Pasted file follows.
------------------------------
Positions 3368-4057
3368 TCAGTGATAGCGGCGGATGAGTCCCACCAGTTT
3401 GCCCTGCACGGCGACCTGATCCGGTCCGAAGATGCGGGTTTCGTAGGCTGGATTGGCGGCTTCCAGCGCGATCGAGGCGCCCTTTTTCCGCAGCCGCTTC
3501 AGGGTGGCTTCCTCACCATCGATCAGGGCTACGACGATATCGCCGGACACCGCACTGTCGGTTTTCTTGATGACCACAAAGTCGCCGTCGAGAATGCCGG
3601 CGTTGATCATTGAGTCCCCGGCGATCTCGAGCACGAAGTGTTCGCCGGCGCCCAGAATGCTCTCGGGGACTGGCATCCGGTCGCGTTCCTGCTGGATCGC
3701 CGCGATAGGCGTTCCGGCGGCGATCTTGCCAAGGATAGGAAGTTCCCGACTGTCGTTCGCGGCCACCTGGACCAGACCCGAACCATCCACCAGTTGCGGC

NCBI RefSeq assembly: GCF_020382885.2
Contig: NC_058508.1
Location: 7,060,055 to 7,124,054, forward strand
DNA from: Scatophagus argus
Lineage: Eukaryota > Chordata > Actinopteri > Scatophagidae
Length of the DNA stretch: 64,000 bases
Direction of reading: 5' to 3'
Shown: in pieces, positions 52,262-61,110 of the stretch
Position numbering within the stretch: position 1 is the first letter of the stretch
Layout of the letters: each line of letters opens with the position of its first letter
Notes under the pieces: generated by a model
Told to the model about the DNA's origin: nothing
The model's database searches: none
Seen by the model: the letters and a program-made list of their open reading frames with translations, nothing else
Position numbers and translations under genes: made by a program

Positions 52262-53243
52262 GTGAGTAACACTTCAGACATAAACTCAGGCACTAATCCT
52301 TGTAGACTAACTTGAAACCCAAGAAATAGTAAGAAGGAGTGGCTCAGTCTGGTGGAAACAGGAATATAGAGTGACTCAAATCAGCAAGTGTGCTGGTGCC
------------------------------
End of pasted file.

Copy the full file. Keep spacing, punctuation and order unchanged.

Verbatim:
Positions 3368-4057
3368 TCAGTGATAGCGGCGGATGAGTCCCACCAGTTT
3401 GCCCTGCACGGCGACCTGATCCGGTCCGAAGATGCGGGTTTCGTAGGCTGGATTGGCGGCTTCCAGCGCGATCGAGGCGCCCTTTTTCCGCAGCCGCTTC
3501 AGGGTGGCTTCCTCACCATCGATCAGGGCTACGACGATATCGCCGGACACCGCACTGTCGGTTTTCTTGATGACCACAAAGTCGCCGTCGAGAATGCCGG
3601 CGTTGATCATTGAGTCCCCGGCGATCTCGAGCACGAAGTGTTCGCCGGCGCCCAGAATGCTCTCGGGGACTGGCATCCGGTCGCGTTCCTGCTGGATCGC
3701 CGCGATAGGCGTTCCGGCGGCGATCTTGCCAAGGATAGGAAGTTCCCGACTGTCGTTCGCGGCCACCTGGACCAGACCCGAACCATCCACCAGTTGCGGC

NCBI RefSeq assembly: GCF_020382885.2
Contig: NC_058508.1
Location: 7,060,055 to 7,124,054, forward strand
DNA from: Scatophagus argus
Lineage: Eukaryota > Chordata > Actinopteri > Scatophagidae
Length of the DNA stretch: 64,000 bases
Direction of reading: 5' to 3'
Shown: in pieces, positions 52,262-61,110 of the stretch
Position numbering within the stretch: position 1 is the first letter of the stretch
Layout of the letters: each line of letters opens with the position of its first letter
Notes under the pieces: generated by a model
Told to the model about the DNA's origin: nothing
The model's database searches: none
Seen by the model: the letters and a program-made list of their open reading frames with translations, nothing else
Position numbers and translations under genes: made by a program

Positions 52262-53243
52262 GTGAGTAACACTTCAGACATAAACTCAGGCACTAATCCT
52301 TGTAGACTAACTTGAAACCCAAGAAATAGTAAGAAGGAGTGGCTCAGTCTGGTGGAAACAGGAATATAGAGTGACTCAAATCAGCAAGTGTGCTGGTGCC